Introducing Blockchain-as-a-Service – and Why You Should Care

Blockchain is one of the most ingenious inventions of the last decade. The underpinning technology for digital currencies, blockchain is a methodology for enabling, recording and reconciling transactions across a completely transparent, ultra-secure distributed digital ledger. While its origins are rooted in the world of finance, blockchain technology has the potential to revolutionize the way we conduct business in industries ranging from healthcare to shipping and more.

According to a new report by analyst firm IDC, enterprises are recognizing the bright future blockchain has to offer by doubling down on their investments, expected to reach $2.1 billion this year. In 2017, we saw a number of proof of concept blockchain deployments in enterprise settings and over a dozen related patent applications from companies such as Amazon, Boeing and IBM. Since the early adoption of any technology is usually expensive, it’s not surprising that the list of companies incorporating blockchain today include Airbus, Visa, Walmart and Western Union – all titans in their respective industries.

If you’d like to explore blockchain applications but haven’t pulled the trigger because of complexity or cost concerns, Blockchain-as-a-Service (BaaS) might be the answer. This new model aims to disrupt the current – and expensive – pattern of in-house blockchain R&D by lowering the cost barrier for entry. It replaces the proprietary blockchain concept with a platform created by a third party – such as IBM, Amazon, etc. – enabling the enterprise to simply pay a usage fee. This can offer a significantly lower investment cost.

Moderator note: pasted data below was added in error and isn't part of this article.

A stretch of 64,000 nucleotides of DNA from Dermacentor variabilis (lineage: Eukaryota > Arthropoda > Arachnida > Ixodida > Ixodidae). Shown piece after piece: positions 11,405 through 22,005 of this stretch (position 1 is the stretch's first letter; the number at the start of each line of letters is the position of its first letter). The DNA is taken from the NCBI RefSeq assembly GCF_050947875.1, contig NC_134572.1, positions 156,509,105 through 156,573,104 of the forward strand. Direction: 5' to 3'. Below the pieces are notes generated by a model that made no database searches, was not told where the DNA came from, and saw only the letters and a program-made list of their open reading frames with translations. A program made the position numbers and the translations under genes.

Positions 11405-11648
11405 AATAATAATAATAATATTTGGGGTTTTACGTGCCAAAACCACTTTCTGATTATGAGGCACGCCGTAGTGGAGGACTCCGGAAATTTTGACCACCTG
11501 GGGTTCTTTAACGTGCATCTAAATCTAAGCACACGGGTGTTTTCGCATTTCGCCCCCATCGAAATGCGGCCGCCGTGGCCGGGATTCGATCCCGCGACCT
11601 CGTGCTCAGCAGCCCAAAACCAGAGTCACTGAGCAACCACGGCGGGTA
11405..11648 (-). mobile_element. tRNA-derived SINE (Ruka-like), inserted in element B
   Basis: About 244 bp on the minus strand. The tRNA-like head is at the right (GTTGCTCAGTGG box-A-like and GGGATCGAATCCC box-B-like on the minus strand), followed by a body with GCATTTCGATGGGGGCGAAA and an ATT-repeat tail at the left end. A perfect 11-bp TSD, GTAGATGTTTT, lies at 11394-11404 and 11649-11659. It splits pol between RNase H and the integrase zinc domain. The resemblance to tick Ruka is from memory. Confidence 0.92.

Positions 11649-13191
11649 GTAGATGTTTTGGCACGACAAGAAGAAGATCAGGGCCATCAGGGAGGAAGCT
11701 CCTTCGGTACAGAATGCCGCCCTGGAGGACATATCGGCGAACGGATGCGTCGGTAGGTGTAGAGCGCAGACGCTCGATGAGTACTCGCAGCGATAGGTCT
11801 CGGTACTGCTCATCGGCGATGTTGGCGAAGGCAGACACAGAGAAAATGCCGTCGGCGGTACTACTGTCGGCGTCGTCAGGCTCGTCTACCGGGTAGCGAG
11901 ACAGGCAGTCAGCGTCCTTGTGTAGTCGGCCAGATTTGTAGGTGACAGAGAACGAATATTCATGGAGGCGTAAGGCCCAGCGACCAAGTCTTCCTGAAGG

BaaS doesn’t come without challenges, though, ranging from network choices to obtaining buy-in from all necessary users. For the most part, these can be addressed by coupling outsourced management talent with the BaaS selection process. Let’s take a look at two common issues, and how BaaS paired with an experienced consultant can help:

  • Lack of available talent. Often, the first roadblock to exploring blockchain in the enterprise is the dearth of experienced developers available for hire. Blockchain is relatively new, so experienced developers are scarce. Even if you’re able to find one, can you afford to hire him or her? BaaS solves this problem by replacing a developer with an already existing platform. And if it requires custom modifications to suit your needs, the vendor and a consultant are the answers.
  • Public, private or hybrid? Before beginning the selection process for an appropriate BaaS, each enterprise must determine its unique needs. For example, should the solution operate on the public cloud, a private network or in a hybrid environment? In public ledgers, the ledger must be accessible to thousands of users who will validate each transaction by consensus before it can be recorded. This might not work well in the enterprise setting, where data and transactions may need to be visible to just a subset of users, not the entire network. In this case, a private or permissioned ledger would present a better solution. Or, perhaps the best BaaS platform is a combination of the two. At this point, instead of becoming overwhelmed by the selection process, the enterprise can use an experienced consultant to lay options side-by-side and help identify the best solution on a faster timeline.


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